A couple of days ago, I got spend some time with one of my favorite people on the planet: my brother from another mother, Hugh Hollowell. Most of it was spent at Cafe Helios over coffee. I know that sounds stereotypical, a couple of Christian hipsters talking about Jesus stuff at a hipster haven, sipping the ultimate hipster lubricant. But, the thing is, neither of us could really be called a hipster. Oh, I tease Hugh about being one, but the truth is both of us are still too in touch with our redneck roots to ever be a real hipster, Christian or otherwise.
As usual, the conversation roamed all over the place. We don’t get to see each other as much as we’d like, so there was the requisite catching up. And, of course, a little gossip. Which further proves my point about the lack of our hipster credentials; we sound more like a couple of southern church ladies than anything else. But, somewhere in there, I asked a question that has plagued me of late, namely how do I refer to people who are at risk. I believe the way I put it was “When I’m writing, what do I call your “people?”
Before I go on, I should explain that last sentence to readers who may not be familiar with Hugh and the ministry he heads, Love Wins. Started in the early 2000’s, Love Wins is “a ministry of presence and pastoral care for the homeless and at-risk population of Raleigh, NC.” So, when I referred to his “people”, I meant poor people, homeless people, pretty much anyone on the margins of society. The problem I was having was that calling them “poor people” or “homeless people” sounded rather patronizing and condescending to me. And, it was (okay, is; don’t pick nits).
While I’ve never lived outside or under the poverty line, I’m not what you’d call unfamiliar with people in these situations. I spent 23 years as a firefighter and interacted with them on quite a few occasions. I may not have always had the nicest opinion of some of them (3 responses in 6 hours for the same bullshit can do that), I always saw them as people just like anyone else. People who could be a tremendous pain in the ass, sure; but the same can be said of me, too.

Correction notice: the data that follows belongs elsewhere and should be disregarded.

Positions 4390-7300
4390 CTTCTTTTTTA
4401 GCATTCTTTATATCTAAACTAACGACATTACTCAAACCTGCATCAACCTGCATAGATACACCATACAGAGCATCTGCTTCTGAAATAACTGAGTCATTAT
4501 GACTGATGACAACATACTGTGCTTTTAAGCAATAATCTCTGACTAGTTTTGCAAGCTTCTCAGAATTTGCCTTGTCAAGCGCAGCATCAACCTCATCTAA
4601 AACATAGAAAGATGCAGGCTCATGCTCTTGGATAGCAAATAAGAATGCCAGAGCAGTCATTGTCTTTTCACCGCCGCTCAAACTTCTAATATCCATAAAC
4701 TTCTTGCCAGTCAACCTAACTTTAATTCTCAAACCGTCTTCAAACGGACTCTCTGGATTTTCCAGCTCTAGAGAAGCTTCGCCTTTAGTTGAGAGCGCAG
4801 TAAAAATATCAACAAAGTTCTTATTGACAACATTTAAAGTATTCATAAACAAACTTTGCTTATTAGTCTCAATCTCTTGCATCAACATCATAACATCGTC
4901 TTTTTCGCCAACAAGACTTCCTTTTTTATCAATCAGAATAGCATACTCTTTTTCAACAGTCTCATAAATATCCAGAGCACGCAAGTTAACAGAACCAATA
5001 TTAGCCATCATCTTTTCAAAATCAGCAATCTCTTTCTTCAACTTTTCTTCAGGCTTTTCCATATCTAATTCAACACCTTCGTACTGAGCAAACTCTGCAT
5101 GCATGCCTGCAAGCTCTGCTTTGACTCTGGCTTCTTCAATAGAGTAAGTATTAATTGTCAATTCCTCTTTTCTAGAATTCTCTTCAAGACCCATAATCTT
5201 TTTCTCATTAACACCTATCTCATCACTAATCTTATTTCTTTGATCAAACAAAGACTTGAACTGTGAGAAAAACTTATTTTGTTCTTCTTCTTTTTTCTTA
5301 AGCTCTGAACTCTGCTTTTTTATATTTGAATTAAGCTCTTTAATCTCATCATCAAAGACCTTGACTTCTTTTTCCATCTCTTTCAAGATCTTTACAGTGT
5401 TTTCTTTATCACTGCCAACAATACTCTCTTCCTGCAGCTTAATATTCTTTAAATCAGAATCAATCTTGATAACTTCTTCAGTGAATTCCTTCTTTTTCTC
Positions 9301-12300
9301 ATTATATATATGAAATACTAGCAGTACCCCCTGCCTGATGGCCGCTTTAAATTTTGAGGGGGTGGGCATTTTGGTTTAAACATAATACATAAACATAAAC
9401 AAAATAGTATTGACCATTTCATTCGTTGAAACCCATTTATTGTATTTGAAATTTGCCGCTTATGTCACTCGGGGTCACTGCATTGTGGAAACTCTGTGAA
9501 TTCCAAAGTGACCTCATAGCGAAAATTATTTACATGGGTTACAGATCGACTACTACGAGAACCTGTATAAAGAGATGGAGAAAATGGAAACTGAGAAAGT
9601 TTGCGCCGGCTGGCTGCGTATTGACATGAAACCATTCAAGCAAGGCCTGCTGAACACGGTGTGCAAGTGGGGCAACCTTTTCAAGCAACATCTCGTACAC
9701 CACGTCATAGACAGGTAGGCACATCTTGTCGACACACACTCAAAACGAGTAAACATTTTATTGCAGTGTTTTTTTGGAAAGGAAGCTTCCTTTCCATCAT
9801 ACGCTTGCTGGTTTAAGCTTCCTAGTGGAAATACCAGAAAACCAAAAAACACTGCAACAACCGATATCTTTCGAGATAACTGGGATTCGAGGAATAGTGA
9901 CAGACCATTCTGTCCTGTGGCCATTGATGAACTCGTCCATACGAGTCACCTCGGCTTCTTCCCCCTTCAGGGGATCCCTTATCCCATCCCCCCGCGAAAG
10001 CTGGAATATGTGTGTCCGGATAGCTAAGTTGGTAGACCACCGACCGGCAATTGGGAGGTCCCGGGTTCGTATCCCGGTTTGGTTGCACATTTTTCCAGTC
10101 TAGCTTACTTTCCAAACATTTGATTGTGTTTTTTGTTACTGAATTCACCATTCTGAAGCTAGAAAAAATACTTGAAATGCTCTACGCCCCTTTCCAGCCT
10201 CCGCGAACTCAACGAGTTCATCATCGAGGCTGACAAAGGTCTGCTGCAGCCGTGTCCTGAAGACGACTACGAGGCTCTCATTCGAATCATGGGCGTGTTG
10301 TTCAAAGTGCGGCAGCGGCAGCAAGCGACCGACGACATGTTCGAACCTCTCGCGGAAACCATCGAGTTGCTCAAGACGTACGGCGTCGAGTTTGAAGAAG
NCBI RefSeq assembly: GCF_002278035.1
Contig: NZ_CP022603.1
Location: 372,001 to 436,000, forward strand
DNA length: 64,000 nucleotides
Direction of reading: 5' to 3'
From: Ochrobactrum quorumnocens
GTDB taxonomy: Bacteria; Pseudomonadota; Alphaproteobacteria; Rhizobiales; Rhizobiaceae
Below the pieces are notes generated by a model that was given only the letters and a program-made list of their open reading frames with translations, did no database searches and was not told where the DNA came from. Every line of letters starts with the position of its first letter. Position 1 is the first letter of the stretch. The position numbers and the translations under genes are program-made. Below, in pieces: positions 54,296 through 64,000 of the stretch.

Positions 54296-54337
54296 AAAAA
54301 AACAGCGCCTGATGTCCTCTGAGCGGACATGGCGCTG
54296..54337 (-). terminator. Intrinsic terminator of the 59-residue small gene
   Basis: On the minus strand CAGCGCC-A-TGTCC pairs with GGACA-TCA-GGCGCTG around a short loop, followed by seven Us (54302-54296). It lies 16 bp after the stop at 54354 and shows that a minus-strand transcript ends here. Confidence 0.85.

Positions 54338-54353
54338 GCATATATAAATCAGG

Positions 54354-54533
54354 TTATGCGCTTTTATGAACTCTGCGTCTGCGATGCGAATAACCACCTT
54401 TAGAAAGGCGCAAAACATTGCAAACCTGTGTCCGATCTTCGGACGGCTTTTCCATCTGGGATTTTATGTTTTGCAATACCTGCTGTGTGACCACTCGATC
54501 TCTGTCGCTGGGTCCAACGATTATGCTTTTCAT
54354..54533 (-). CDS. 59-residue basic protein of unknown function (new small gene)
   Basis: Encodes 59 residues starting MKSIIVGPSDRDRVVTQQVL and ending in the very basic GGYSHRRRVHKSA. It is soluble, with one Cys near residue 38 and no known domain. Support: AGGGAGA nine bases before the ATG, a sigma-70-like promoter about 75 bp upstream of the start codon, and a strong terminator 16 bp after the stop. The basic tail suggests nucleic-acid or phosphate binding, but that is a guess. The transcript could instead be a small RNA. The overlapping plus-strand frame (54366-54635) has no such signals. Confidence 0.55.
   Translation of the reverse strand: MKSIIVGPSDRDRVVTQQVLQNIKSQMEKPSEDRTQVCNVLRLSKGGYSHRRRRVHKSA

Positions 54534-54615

Hugh’s answer stressed the theme of that last paragraph: people. What he said was “You can’t go wrong leading with people.” As in “people who are economically challenged” or “people who are homeless”. Placing the word people first made their humanity the defining characteristic, not the situation they found themselves in at that particular time.
I firmly believe seeing someone as a human being just like me is essential to following Christ. It keeps me from doing ministry to people who are economically challenged or live outdoors or any of the other things that places them on the outside of “proper” society and allows me to do things with them. Seeing people as “other” isn’t really conducive to that.
Is saying “people who _____” instead of “_____ people” going to be easy? Probably not, for two reasons. One, I’ve spoken in a specific manner for about 50 years now and changing a habit I’ve held that long will be tough. Two, I’m a writer and the pleasing arrangement of words is a big deal to me. The way words flow is almost as important as the message they convey. That’s because clunky writing is tough to read. If it’s too hard, people won’t read it and, if they don’t read it, it’s kind of hard to get your message across. But, not being a jerk is also important, so finding some balance is key. It’s also a hell of lot easier than people in the situations I’m talking about have it; which puts things into perspective rather nicely. Somehow, I think I’ll survive the change.